With the start of winter in southern Africa, we may see further increases in the sub-region. In countries such as Botswana and Ethiopia, intensive care capacities are already being pushed to their limits, says the WHO. File Picture
With the start of winter in southern Africa, we may see further increases in the sub-region. In countries such as Botswana and Ethiopia, intensive care capacities are already being pushed to their limits, says the WHO. File Picture

WHO fears a Covid-19 resurgence in Africa

By Thobeka Ngema Time of article published May 7, 2021

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Durban - THE World Health Organization (WHO) is calling on countries, governments and individuals to work together to avoid a Covid-19 resurgence in Africa.

During a press briefing on Thursday, WHO regional director for Africa, Dr Matshidiso Moeti, said there were almost 4.6 million Covid-19 cases and 120 000 lives lost to the virus in the continent.

“Here on the African continent, there is the potential for a surge in cases. South Africa has reported 2 000 cases overnight, and around 10 other countries are reporting an upward trend,” said Moeti.

She said with the start of winter in southern Africa, we may see further increases in the sub-region and that intensive care capacities were already being pushed to their limits in countries such as Botswana and Ethiopia.

Moeti said 42 African countries have reported more than 14 000 sequences with variants B.1.1.7 and B.1.351 having respectively been reported in 20 and 23 countries.

With the shipment of vaccines coming to a halt, Moeti said African countries needed to get the available vaccines into people’s arms fast.

“I commend countries such as eSwatini for pre-positioning resources at the district level and expanding training of health workers, and South Africa for reviewing resurgence plans down to the districts,” said Moeti.

She urged all African countries to take similar steps now so that they were better prepared in the event of an epidemic surge.

Moeti said the B.1.617 variant, first detected in India, was a concern because there was a fear that it may be more transmissible than the other variants that are circulating in the continent.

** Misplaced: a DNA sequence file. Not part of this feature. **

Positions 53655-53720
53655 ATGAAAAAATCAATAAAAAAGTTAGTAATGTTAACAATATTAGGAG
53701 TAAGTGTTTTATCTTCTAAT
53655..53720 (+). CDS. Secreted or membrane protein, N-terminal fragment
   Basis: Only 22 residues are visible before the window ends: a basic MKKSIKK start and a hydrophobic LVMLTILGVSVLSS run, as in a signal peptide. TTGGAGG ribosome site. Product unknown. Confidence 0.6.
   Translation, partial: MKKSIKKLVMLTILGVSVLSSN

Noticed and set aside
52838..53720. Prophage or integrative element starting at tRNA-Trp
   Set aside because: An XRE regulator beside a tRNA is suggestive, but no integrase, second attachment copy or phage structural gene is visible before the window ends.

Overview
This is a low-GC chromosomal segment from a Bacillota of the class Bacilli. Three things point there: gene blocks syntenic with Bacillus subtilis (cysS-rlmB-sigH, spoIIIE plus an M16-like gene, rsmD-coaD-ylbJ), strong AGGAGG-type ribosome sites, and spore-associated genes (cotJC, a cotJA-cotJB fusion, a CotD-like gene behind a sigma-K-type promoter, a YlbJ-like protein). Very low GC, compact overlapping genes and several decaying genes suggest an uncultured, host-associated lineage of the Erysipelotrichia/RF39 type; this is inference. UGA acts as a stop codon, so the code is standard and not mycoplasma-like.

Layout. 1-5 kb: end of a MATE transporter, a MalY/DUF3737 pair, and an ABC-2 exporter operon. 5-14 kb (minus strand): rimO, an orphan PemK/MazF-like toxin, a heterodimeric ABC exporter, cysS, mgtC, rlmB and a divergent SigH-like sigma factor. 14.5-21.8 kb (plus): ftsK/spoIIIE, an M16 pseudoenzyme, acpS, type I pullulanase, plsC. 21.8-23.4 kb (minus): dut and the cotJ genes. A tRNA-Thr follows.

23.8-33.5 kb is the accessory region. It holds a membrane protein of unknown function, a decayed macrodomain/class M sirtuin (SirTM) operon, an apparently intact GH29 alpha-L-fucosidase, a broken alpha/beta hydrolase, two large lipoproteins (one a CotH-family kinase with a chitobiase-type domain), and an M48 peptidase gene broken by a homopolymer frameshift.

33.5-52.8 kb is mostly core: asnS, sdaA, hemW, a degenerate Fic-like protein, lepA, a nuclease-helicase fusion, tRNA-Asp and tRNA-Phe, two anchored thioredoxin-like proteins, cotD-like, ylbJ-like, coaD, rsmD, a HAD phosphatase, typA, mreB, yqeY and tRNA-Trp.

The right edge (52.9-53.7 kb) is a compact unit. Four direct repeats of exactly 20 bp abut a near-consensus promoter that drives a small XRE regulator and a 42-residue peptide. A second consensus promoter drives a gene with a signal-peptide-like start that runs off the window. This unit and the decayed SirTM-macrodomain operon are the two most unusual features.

She said there was a need to be even more vigilant while the issue of the vaccine efficacy in relation to the variant was studied.

“The situation in India doesn’t inevitably have to happen in Africa, we can avoid it. We are seeing increases happening in countries where this variant is not circulating. So I think we need to be very clear, we don’t just fear the variant from India, we would like to prevent a resurgence and third waves in all countries based on whatever variant is circulating there because what is driving some of the upward spikes is to do with the public health measures and the degree to which they are being practised or not.”

Thabani Maphosa, managing director for country programmes at Gavi, the Vaccine Alliance, agreed that the situation in India was of grave concern and it was one that must be guarded against from happening in Africa.

Maphosa said countries needed to up the ante when it came to vaccines. He said there were African countries that had a handful of the vaccine that had not been administered.

“I will hope that after all these efforts that we have been putting forward, we don’t live to see a day where vaccines are wasted,” said Maphosa.

WHO Regional Office for Africa’s virologist Dr Nelisiwe Gumede-Moeletsi said the B.1.617 variant was reported and confirmed over the weekend in Uganda.

Earlier this week Kenya reported about five cases of the variant but the WHO was still following up.

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